Vitamin B6 - pyridoxine
Vitamin B6, also known as pyridoxine is part of the B group vitamins and is water-soluble and is required for both mental and physical health.
Vitamin B6 - pyridoxine - is required for
Pyridoxine is required for the balancing of hormonal changes in women as well as assisting the immune system and the growth of new cells. It is also used in the processing and metabolism of proteins, fats and carbohydrates, while assisting with controlling your mood as well as your behavior. Pyridoxine might also be of benefit for children with learning difficulties, as well as assisting in the prevention of dandruff, eczema and psoriasis.
It assists in the balancing of sodium and potassium as well promotes red blood cell production. It is further involved in the nucleic acids RNA as well as DNA. It is further linked to cancer immunity and fights the formation of the toxic chemical homocysteine, which is detrimental to the heart muscle.
Women in particular may suffer from pre-menstrual fluid retention, severe period pains, emotional PMS symptoms, premenstrual acne and nausea in early pregnancy. Mood swings, depression as well as loss of sexual drive is sometimes noted when pyridoxine is in short supply and the person is on hormone replacement therapy or on birth control pills.
Deficiency of vitamin B6
Irritability, nervousness and insomnia as well as general weakness, skin changes such as dermatitis and acne as well asthma and allergies might develop when pyridoxine is in short supply. Symptoms may include nails that are ridged, an inflamed tongue as well as changes to your bones - which can include osteoporosis and arthritis. Kidney stones may also appear.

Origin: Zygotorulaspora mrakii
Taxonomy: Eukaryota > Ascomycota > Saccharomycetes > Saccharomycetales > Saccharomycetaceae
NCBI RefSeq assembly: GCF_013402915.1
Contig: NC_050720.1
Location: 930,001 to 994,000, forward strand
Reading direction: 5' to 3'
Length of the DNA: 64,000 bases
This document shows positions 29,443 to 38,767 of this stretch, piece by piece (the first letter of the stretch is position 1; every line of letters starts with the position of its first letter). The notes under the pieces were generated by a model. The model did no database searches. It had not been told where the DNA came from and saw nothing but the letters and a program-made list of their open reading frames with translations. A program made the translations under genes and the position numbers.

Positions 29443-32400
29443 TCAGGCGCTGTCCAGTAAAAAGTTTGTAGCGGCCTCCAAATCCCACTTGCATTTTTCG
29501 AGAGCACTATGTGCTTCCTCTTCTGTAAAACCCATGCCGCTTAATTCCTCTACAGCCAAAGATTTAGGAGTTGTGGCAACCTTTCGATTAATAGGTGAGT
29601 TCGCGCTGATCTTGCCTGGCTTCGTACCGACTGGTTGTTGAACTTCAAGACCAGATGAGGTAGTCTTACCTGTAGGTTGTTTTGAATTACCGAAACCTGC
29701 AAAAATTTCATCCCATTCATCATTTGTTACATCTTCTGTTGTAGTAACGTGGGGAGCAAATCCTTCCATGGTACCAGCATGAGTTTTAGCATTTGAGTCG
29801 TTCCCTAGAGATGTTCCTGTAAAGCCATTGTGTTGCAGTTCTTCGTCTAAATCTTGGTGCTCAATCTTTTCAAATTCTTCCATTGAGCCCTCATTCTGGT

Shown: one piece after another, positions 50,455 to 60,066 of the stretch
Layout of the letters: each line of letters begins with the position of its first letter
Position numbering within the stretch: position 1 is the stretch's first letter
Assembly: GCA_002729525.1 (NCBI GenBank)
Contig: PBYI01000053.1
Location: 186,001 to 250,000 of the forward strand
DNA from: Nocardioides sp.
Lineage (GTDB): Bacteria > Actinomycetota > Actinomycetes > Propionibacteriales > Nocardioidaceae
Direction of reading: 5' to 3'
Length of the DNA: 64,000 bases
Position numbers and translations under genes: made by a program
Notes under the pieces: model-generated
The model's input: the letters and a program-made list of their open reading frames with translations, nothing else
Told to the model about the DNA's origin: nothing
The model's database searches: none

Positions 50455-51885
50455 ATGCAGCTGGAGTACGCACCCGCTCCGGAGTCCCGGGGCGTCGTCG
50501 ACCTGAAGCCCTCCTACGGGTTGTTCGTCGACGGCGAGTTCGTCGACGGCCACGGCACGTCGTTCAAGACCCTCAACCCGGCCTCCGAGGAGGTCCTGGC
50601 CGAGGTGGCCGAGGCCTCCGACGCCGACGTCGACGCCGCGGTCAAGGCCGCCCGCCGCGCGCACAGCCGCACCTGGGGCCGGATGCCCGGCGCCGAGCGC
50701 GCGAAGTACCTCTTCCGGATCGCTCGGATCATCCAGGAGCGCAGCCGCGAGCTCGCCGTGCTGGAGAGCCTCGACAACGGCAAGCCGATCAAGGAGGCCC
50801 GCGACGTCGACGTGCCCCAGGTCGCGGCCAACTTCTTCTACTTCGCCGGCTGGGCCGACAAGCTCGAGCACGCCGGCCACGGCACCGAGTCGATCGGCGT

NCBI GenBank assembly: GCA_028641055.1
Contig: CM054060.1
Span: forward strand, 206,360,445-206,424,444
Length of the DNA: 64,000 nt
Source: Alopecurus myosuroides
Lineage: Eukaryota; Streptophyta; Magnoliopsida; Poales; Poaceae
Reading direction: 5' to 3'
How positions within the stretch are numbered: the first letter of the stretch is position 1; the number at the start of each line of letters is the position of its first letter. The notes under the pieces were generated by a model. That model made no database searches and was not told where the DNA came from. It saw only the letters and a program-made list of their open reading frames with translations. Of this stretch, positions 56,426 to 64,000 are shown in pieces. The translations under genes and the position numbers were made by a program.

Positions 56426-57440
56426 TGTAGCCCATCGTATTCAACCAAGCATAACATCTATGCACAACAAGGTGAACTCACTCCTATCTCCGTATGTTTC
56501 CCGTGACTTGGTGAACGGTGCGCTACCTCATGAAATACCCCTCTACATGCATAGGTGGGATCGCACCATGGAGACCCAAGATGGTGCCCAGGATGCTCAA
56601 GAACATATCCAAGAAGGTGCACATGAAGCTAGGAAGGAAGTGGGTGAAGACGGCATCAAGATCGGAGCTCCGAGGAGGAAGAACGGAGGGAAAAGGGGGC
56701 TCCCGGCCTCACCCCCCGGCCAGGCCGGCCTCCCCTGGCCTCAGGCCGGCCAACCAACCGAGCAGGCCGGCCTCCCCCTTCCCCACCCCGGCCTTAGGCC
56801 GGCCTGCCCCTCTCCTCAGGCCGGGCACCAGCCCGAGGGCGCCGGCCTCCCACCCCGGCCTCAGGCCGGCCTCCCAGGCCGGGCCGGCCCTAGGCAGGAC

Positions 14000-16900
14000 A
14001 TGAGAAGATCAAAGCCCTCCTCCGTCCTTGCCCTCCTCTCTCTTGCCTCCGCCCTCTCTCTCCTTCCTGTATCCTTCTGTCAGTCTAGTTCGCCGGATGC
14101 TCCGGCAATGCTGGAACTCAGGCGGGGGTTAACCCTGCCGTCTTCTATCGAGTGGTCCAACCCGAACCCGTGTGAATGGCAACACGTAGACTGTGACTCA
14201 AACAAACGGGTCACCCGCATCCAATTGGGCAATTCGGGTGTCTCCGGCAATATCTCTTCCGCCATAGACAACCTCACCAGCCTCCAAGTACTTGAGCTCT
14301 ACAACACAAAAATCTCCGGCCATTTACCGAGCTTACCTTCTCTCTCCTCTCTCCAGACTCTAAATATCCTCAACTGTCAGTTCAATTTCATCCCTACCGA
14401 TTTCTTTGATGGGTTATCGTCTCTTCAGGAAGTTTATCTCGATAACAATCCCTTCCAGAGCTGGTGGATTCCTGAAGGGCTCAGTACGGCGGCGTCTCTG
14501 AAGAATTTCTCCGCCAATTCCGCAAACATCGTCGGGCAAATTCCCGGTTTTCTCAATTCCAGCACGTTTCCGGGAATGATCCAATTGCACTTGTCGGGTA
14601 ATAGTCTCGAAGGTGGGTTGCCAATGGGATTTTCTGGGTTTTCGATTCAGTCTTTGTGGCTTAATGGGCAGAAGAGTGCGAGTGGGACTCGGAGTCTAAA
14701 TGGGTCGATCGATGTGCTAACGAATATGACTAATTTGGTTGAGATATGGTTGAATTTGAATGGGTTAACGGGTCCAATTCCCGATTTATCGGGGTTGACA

Vitamin B6 deficiency symptoms will be very much like those of B2 and B3. Vitamin B6 is needed by the body to manufacture its own B3 vitamin.
The dosage underneath is the (RDA), but be aware that this dosage is the minimum that you require per day, to ward off serious deficiency of this particular nutrient. In the therapeutic use of this nutrient, the dosage is usually increased considerably, but the toxicity level must be kept in mind.
Males 2 mg per day and females 2 mg per day.
Toxicity and symptoms of high intake
Supplementation should be controlled as extreme dosage, such as in excess of 2,000 mg per day, may cause neurological damage.
People on medication for Parkinson's disease should be careful about taking Vitamin B6 as it can inactivate levo-dopa.
People taking pyridoxine late at night sometimes experience very vivid dreams.
Best used with
Pyridoxine should be taken together with the entire B group vitamins, and in supplementation the quantity of B6 should be nearly the same as B2, as the B 2 is needed to activate the Pyridoxine.
Vitamin C is a good partner in nutrition and magnesium, sodium, potassium, zinc, linoleic acid and fatty acids make good running mates.
When more may be required
Should you be taking antidepressants, contraceptive pills or be on hormone replacement therapy you may need more of this vitamin. As this vitamin is readily lost in the urine, it must be taken regularly to ensure an adequate amount in the body.
Anybody on a very high protein diet, using alcohol, or allergic to MSG (mono sodium glutamate) and/or tartrazine may also consider increasing their vitamin B6 intake.
Enemy of vitamin B6
Pyridoxine is sensitive to sunlight, cooking and processing Cortisone is known to impair the absorption of pyridoxine.
Other interesting points
Exercising may aid the production of the active form of vitamin B6.
Food sources of vitamin B6
Good sources to obtain pyridoxine from are brewer's yeast, eggs, chicken, carrots, fish, liver, kidneys, peas, wheat germ, walnuts,